Fundraising Writing Blog
Is the thought of writing a blog post for your organization daunting? You know you have a lot of information to share with your community, but a lack of time and confidence may prevent you or your team from jumping in.
Some years ago, I added a blog to the website of the nonprofit for which I volunteered. I naively thought that many others would enthusiastically rush to share their passion for our mission through writing on the blog. (Oops!) The low interest in writing certainly is not due to a lack of passion or ability, but rather a hesitation about where to start.
Let’s get writing…
In this blog post, I will break down the formula I use for blog writing. I’ve refined it over the years, and I know it can help you, too. By the end of the post, you will be able to create an impactful blog post that will rock and roll your mission forward. Without skipping a beat, let’s get right to it!
1. The Headline
The headline is quite possibly the most important part of your blog post. The only job of the headline is to lead your readers to the opening sentence. If your headline doesn’t grab the reader’s attention, your blog post won’t get read. Because the headline is so important, it must evoke curiosity.
Think about what your blog post promises to deliver. Write at least a half dozen possible headlines, and pick the best one for your working title. After you are done writing the post, review the other headlines you wrote, and make your final decision.
For example, here are the headlines I drafted for this blog post:
Aside from developing the best possible headline for your post, the rejected headlines may make for great subheads throughout your post. You’ll notice that even though I settled on the 7th headline I wrote, I used the 5th one as the first subhead and the 3rd one for the subheading in the yellow image above. Extra time well spent!
Rockstar bonus points if you are able to use one other headline you created elsewhere in your blog post!
2. The Intrigue
The Intrigue is the critical opening statement of your blog post. Some people may refer to this as the hook. The Intrigue briefly, clearly, and thoughtfully address a problem your readers face or something that your readers would find supremely interesting. As a general rule, it should be only 2 to 3 sentences.
The Intrigue should grab your readers attention and lead them to the main points of your post. You want to fascinate your readers so much that they stop dead in their tracks and want to read more.
Rockstar bonus points if your readers will likely think, “Yes! That’s exactly my problem!
3. The Image
Pictures pull people into your writing. Ideally, use photos you take yourself or ones that are unique to your organization. Alternatively, if you want to get creative and make your own images (like I have in this blog post), I recommend Canva.
Rockstar bonus points if you edit the image in any way to better match your topic!
4. The Personal Connection
The more transparent and honest you are in your writing, the better. Spend a few sentences explaining your connection (or your organization’s connection) to the topic. Why does it matter to you?
A word of warning: If you take too long to explain your own experience, you may lose people. While you want to include The Personal Connection, remember that the most important person is your reader.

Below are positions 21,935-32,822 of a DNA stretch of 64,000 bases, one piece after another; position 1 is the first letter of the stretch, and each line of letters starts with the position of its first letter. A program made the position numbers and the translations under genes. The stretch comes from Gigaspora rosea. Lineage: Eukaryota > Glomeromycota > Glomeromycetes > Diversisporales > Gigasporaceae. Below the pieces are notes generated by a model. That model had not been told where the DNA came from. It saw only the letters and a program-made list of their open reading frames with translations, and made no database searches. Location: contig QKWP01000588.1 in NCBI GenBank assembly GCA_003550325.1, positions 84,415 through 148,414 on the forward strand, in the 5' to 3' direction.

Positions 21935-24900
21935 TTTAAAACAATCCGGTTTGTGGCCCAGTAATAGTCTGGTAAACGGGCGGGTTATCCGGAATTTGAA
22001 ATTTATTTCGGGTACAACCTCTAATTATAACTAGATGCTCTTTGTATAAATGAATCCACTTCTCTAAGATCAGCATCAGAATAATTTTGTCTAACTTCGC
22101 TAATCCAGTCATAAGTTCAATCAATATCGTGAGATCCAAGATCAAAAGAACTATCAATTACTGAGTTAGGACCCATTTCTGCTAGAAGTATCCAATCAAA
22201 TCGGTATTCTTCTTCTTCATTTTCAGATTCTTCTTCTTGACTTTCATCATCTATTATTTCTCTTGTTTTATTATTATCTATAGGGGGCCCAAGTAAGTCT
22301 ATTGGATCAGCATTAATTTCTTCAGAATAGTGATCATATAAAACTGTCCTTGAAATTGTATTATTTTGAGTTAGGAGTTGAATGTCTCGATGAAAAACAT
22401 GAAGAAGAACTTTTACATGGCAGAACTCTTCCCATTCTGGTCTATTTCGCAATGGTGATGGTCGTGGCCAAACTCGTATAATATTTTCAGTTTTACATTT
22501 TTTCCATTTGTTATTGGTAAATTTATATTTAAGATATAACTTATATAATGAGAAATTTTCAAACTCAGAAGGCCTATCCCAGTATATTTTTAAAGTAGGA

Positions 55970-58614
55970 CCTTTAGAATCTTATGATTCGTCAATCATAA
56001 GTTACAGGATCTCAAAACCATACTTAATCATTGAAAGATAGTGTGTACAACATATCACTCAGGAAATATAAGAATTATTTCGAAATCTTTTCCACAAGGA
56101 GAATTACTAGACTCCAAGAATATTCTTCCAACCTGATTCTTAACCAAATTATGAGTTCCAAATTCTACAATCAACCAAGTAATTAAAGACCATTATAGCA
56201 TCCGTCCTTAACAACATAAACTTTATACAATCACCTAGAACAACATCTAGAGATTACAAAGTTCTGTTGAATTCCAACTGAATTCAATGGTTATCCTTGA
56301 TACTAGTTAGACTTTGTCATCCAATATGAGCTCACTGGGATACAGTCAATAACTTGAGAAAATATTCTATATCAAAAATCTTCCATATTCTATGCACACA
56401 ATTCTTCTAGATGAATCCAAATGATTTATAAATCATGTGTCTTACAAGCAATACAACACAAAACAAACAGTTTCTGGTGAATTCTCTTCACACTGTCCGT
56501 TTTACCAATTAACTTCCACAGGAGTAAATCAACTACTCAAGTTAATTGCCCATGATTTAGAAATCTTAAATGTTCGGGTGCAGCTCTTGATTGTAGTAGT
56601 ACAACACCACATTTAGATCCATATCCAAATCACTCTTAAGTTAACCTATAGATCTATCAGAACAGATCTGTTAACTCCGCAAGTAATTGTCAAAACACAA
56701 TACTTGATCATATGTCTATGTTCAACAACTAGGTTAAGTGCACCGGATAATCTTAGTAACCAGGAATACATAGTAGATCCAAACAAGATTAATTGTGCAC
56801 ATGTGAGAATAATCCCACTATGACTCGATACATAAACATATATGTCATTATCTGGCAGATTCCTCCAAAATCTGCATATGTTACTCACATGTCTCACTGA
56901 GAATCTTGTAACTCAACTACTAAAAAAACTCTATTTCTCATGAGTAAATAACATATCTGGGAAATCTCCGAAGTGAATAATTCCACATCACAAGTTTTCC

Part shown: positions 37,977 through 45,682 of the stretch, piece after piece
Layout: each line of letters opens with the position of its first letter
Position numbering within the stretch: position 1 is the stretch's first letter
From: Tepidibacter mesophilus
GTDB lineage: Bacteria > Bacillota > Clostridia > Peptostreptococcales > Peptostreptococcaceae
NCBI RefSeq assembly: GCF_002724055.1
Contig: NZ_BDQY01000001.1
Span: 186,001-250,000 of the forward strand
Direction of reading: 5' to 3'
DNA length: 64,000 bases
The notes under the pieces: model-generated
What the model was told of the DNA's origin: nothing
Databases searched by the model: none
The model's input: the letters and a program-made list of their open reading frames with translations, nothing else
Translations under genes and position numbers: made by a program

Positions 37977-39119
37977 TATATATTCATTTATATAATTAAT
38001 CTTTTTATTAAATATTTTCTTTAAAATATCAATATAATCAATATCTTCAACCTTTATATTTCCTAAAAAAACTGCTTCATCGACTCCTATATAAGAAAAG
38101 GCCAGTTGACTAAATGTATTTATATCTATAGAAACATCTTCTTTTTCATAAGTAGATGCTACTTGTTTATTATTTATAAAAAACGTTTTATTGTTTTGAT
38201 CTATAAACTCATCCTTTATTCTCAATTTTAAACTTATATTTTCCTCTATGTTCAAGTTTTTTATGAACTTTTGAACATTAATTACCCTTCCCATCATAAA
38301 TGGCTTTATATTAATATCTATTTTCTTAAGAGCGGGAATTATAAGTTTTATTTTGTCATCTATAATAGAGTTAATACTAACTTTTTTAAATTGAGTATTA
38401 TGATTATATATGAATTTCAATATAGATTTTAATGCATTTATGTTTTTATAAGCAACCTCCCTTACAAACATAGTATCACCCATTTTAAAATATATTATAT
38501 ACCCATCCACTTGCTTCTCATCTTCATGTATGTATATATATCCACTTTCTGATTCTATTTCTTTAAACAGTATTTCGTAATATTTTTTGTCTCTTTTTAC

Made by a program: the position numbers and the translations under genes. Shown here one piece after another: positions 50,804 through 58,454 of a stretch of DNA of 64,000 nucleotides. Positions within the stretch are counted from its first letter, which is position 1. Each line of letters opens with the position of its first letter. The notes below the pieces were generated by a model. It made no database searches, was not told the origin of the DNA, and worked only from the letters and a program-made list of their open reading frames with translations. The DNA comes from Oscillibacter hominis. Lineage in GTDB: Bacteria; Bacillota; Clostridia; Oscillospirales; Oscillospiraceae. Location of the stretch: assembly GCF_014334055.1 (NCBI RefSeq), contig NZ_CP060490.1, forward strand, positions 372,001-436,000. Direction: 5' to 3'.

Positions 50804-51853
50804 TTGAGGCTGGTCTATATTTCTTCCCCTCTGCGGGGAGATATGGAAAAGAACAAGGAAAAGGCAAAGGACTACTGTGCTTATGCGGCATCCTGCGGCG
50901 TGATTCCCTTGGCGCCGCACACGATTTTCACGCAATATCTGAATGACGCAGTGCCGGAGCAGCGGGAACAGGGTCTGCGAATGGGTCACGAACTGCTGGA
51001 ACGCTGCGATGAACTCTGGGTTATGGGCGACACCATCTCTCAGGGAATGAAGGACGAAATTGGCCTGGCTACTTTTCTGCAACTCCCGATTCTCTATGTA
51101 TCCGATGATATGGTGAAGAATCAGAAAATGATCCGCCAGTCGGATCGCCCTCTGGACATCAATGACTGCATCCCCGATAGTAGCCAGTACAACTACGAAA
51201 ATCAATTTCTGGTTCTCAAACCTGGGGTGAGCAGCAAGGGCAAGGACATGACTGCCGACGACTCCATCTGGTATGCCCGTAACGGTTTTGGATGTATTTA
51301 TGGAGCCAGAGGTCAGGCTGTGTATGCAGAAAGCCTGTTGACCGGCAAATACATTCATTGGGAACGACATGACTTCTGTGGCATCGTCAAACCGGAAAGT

Rockstar bonus points if you inspire your readers to see their story within your story!
5. The Pivot
Now is the moment in your blog post to make a shift. The Pivot is the point you move from the introductory elements to the main elements of the blog post. The Pivot serves two purposes: 1.) to state your objective, and 2.) to get your readers excited to read more.
You may be tempted to skip this element, believing your readers already know the what the post is about. But I urge you to state your objective clearly so that your readers know what they will learn.
Rockstar bonus points if, when reading The Pivot aloud, you are eager to continue!
6. The Main Body
The main body in your blog post is the heart of rock-n-roll! This is the part where you teach, inform and make your case for your viewpoint. Fill The Main Body with bullet points, numbered lists, subheadings, and short paragraphs.
Readers rarely consume every word of a blog post. So, design your blog post for the skimmers, scanners, and scrollers of the world. Make your case in the fewest words possible.
Rockstar bonus points if you include bullet points or lists so that your content is more accessible to busy readers.
7. The Call To Action
Finish strong with The Call to Action (CTA). A CTA is anything you desire the readers to do, such as sign a petition, download a whitepaper, order product, donate to a campaign, get a discount on a membership, post a comment, or simply click a link for more information on the topic.
Every blog post should have at least one CTA. You need to keep leading your reader by the hand to show them what to do next. Depending on the type of blog post, you may need to sprinkle CTAs throughout your post.
Rockstar bonus points if you have at least one CTA that links to more information about the topic on your own website!
The good news is your blog post will never be perfect. (Yes, that’s good news!) Don’t get hung up on perfect grammar or punctuation, or agonize over how to make your case better. As they say, “Perfect is the enemy of done.” Trying to make your writing perfect will prevent you from working quickly to get your message to your readers.
So get to it! Write a blog post using these 7 essential elements and your readers will be compelled to stick with you and take action.